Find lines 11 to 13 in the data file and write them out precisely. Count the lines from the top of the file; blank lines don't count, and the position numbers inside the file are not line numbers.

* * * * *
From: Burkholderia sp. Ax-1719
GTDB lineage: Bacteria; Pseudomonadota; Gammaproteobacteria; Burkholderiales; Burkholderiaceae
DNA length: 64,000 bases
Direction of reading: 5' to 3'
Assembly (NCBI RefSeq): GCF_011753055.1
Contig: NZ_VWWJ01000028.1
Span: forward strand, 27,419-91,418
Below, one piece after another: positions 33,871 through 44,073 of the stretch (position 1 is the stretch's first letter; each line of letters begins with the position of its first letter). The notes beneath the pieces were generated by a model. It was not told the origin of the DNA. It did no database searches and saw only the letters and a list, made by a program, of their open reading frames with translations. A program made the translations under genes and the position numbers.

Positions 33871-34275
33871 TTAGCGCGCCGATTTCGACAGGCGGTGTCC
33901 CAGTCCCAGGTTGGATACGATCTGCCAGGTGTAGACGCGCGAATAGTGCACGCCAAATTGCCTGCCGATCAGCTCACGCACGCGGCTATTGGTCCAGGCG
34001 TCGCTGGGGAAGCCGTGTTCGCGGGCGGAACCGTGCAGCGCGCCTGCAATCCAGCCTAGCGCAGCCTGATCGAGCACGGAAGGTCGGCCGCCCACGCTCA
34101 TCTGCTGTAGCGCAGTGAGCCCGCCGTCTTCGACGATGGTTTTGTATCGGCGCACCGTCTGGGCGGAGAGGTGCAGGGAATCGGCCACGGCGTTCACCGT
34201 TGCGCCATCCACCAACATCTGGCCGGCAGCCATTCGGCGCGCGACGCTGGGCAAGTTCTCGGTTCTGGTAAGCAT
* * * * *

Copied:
33901 CAGTCCCAGGTTGGATACGATCTGCCAGGTGTAGACGCGCGAATAGTGCACGCCAAATTGCCTGCCGATCAGCTCACGCACGCGGCTATTGGTCCAGGCG
34001 TCGCTGGGGAAGCCGTGTTCGCGGGCGGAACCGTGCAGCGCGCCTGCAATCCAGCCTAGCGCAGCCTGATCGAGCACGGAAGGTCGGCCGCCCACGCTCA
34101 TCTGCTGTAGCGCAGTGAGCCCGCCGTCTTCGACGATGGTTTTGTATCGGCGCACCGTCTGGGCGGAGAGGTGCAGGGAATCGGCCACGGCGTTCACCGT